Travis and his wife (Laura) are graded competitors in the mixed team roping with a current position of ninth in the CPRA. “I love the fact that I can travel with my wife to all of the rodeos,” said Travis. The couple celebrated their first anniversary in May and the CPRA is the source of their relationship, having met at the San Miguel Basin Rodeo in Norwood, Colo., seven years ago. “She is the biggest reason of why I’m still able to rodeo. She is so supportive and urges me forward,” he said. Making a home in Grand Junction, Travis has made his living as a farrier for nine years and says that kids are definitely in their future.
On the other hand, Hank and his wife (Ashley) are proof that opposites attract. Ashley is a retired professional snowmobile racer and had very little experience with horses prior to meeting Hank. “We are a very neat combination of two different worlds, but she is very supportive through her own knowledge and experience as a competitor,” he said. The couple were married back in February and have begun meshing each other’s worlds at their home in Grand Junction. “She’s got me riding snowmobiles and I’ve got her riding horses, where she found a passion she didn’t know she had,” he said. “We hope to have her start competing in the future, but it is a slow process, as we are focusing on learning the basics before jumping in.” Hank makes his living with Western Colorado Waste. “I love my job. I work for great people that understand my passion and give me time to compete,” he said. For the past eight years, he has worked in the service part of the oil and gas industry, but the booming production of the field on the opposite side of the Western Slope has caused Hank’s rodeo season to slow down as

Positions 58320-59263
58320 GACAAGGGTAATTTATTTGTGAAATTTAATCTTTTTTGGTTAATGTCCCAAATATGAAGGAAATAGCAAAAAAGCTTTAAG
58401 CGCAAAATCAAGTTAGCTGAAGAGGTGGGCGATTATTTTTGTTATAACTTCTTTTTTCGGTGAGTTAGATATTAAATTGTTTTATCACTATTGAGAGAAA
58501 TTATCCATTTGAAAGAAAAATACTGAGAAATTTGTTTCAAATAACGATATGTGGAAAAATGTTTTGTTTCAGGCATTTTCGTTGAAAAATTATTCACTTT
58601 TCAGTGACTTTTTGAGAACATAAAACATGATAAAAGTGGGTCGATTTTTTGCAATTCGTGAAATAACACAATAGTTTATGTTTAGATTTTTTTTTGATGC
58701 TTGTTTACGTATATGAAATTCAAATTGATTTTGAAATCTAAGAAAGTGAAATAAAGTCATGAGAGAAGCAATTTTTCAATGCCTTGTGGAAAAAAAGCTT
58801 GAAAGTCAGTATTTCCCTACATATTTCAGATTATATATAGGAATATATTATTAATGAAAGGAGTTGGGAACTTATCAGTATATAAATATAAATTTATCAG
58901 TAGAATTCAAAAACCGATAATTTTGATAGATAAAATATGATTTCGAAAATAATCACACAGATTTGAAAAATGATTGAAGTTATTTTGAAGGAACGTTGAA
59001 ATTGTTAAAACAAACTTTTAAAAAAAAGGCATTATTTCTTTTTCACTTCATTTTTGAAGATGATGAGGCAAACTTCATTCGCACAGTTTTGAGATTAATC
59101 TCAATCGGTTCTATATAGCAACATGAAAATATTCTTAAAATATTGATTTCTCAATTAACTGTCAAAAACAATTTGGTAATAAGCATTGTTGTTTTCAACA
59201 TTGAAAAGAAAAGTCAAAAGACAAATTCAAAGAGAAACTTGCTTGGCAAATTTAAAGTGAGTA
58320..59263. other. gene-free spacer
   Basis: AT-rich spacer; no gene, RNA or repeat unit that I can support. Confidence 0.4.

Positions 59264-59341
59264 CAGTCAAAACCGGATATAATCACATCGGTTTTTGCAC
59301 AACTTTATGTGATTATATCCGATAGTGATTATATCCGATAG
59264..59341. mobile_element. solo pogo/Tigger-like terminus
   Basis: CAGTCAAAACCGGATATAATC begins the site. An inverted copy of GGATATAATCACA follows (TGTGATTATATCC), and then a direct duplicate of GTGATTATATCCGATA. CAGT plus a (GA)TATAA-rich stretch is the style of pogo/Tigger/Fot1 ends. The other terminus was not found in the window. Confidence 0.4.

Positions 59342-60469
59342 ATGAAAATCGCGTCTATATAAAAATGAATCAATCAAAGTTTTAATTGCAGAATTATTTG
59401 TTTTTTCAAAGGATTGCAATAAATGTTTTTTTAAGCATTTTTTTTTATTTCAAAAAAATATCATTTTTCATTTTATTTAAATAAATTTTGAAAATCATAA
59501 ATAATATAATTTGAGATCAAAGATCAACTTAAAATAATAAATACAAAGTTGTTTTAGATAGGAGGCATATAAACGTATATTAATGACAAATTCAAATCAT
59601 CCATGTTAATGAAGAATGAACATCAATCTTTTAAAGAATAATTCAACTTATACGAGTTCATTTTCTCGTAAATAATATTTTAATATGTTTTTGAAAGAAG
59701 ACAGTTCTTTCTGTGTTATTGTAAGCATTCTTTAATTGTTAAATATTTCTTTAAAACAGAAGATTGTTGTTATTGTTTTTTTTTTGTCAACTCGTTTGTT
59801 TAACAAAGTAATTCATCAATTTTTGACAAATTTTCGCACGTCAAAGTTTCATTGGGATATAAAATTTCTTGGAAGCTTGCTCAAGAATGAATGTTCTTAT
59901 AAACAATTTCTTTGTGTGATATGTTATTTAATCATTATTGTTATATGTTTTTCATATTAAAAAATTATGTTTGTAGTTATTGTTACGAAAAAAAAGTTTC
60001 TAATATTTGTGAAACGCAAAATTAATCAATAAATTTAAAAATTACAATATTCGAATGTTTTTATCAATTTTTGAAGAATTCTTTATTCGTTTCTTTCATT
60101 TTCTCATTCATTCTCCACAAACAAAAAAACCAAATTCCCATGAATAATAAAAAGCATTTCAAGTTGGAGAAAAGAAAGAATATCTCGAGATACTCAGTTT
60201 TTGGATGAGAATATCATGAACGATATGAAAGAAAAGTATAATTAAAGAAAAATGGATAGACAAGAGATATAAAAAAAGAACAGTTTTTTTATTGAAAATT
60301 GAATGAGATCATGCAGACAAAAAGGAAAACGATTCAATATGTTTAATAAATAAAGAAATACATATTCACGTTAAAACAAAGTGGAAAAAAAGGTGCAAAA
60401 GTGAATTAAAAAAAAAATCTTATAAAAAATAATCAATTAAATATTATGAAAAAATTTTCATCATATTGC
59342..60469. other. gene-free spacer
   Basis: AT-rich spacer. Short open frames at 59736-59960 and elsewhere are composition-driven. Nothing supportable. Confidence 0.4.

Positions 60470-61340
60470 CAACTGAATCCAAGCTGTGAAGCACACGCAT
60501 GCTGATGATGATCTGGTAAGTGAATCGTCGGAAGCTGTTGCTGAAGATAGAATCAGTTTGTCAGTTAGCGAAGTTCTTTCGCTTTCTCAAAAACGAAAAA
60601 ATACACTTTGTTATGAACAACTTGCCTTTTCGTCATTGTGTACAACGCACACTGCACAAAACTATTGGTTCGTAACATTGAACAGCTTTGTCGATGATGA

he is presently overlooking the servicing of another division in northern Colo. “I realized that we are planning for our future and I needed to take my work more seriously,” he admitted. Because he is unable to hit the road as hard as he would like, Hank generally ropes with partners that are available. “I rope a little bit with everyone, because I’m not going all the time, it’s not fair to commit to a single partner, so within the CPRA I try to find someone that is more on the same work schedule at the time,” he said.
Having two separate lives does not keep the brothers from getting together to rope. While still hitting jackpots, a few rodeos and practicing with their dad, the siblings partnered within the CPRA in 2011 to qualify for the finals and won the average. “The best times in our sport are often found between rodeos. It’s a great family sport, which we are lucky enough to share with each other,” said Hank.
To finish out the season, Travis hopes to have a good finals and get his chance at another year-end title. “I would love to get another title under my belt, but if that doesn’t happen, there is always next year,” he said. Hank would like to wrap up his first season as the director giving it his best. “I set out to put my best foot forward and try. In a volunteer position, it is easy to let responsibilities slip, but there is always something that could be fixed or made better. I just want to make sure to talk to the contestants and with the continued support from Nell Richie [state secretary] and Don Scanga [president] we can keep the communications open to succeed in this,” he said.